Samir Salma, the revolutionary Palestinian artist dies at 74 in Paris
By: Ingi Rashed
Fri, Aug. 17, 2018
CAIRO – 17 August 2018. Samir Salma, the revolutionary Palestinian artist died on Thursday, at the age of 74 in Paris, France. Salama was born in the city of Safad on the same day of his death, Aug. 16, 1944.
After the Palestinian defeat in 1948 known in the Arab region as “Nakba” (The Catastrophe), he was forced to move with his family to Galil city, and then to the village of Bint Jbeil in Lebanon.
The popular Syrian artist Adham Ismail played a crucial role in guiding Salama`s career. He also advocated his candidacy at the Faculty of Fine Arts at Damascus University.
Throughout his career, the Palestinian painter played an important role in the establishment of the PLO's Department of Fine Arts and Unified Media.
In 1972, he moved to Beirut where he joined the PLO's Information Service department. He participated in collective exhibitions in Beirut, as well as several international exhibitions in Morocco, Egypt, Jordan and France in which he represented Palestine.
In 1975, he moved to Paris to pursue his Post Graduate Studies at the Faculty of Fine Arts in front of the Louvre Museum.
In France, he opposed the “Israeli address” written on his residence card as the French government linked his address in Safad to an Israeli city. Accordingly, he fought many years until he succeeded in changing it on his card and passport.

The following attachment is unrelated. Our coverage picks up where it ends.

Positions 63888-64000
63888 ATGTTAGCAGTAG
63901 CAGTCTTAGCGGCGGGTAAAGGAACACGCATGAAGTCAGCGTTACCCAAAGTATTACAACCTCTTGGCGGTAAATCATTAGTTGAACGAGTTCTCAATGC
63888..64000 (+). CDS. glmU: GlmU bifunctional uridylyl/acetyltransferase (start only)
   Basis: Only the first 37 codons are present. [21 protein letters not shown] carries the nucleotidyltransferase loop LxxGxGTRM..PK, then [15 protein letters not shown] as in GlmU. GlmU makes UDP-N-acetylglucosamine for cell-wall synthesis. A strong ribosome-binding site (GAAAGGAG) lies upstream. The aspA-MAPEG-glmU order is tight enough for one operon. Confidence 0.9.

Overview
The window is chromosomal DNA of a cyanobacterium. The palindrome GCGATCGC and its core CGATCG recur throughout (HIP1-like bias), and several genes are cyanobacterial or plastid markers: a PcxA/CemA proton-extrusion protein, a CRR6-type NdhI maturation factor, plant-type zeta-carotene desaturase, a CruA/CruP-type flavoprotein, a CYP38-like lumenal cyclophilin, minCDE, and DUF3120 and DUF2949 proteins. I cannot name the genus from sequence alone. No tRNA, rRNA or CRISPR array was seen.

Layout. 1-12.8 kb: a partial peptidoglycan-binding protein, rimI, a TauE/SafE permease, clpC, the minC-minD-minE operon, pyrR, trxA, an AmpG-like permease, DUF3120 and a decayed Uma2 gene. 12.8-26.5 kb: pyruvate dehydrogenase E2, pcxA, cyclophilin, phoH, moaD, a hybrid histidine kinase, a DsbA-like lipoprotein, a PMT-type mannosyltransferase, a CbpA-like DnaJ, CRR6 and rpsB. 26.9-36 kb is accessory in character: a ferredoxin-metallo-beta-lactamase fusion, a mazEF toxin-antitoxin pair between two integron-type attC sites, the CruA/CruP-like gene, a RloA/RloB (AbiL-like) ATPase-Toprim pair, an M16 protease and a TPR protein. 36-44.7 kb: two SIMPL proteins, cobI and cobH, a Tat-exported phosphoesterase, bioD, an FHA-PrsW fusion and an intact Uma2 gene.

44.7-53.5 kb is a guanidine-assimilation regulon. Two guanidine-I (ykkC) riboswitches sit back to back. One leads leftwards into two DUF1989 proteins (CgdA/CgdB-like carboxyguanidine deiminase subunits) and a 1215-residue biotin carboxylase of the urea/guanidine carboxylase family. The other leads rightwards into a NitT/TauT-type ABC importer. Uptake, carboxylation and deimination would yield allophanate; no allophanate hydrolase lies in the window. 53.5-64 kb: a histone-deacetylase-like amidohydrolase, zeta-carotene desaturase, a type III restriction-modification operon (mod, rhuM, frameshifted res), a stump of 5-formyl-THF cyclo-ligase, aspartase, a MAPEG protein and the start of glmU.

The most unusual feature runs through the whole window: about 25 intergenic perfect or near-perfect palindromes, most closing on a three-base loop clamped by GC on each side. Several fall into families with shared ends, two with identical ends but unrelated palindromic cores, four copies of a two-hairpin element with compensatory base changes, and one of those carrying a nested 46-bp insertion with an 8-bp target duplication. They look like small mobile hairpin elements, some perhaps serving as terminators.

Later, he worked at UNESCO in the Arabic publication section.He returned to Palestine at the beginning of 1996 and received a presidential decree in Ramallah to be appointed as advisor to the Ministry of Culture.
He was awarded the Medal of Culture, Arts and Sciences (level of brilliance) by the Palestinian President Mahmoud Abbas in recognition of his successful artistic career.
Back to his home city, Safad, for the first time in 1966, he tried to find his house but it was fully destroyed during an Israeli attack on the city.
In 2005, he arranged an exhibition in Palestine for the first time after dozens of exhibitions held abroad. In France, He collaborated with Ezzeddine Al-Qalk, the Palestinian ambassador to France, and produced a unique collection of political posters advocating “The Palestinians Right for Return”.
Salama recalled his cooperation with Ambassador Ezzeddine, to organize an international exhibition for Palestine in Beirut under the supervision of the popular artist Mona Al-Saudi, and then moved to Tokyo in Japan. His paintings were destroyed by the bombing of the Israeli Air Force during the Israeli invasion of Lebanon in 1982.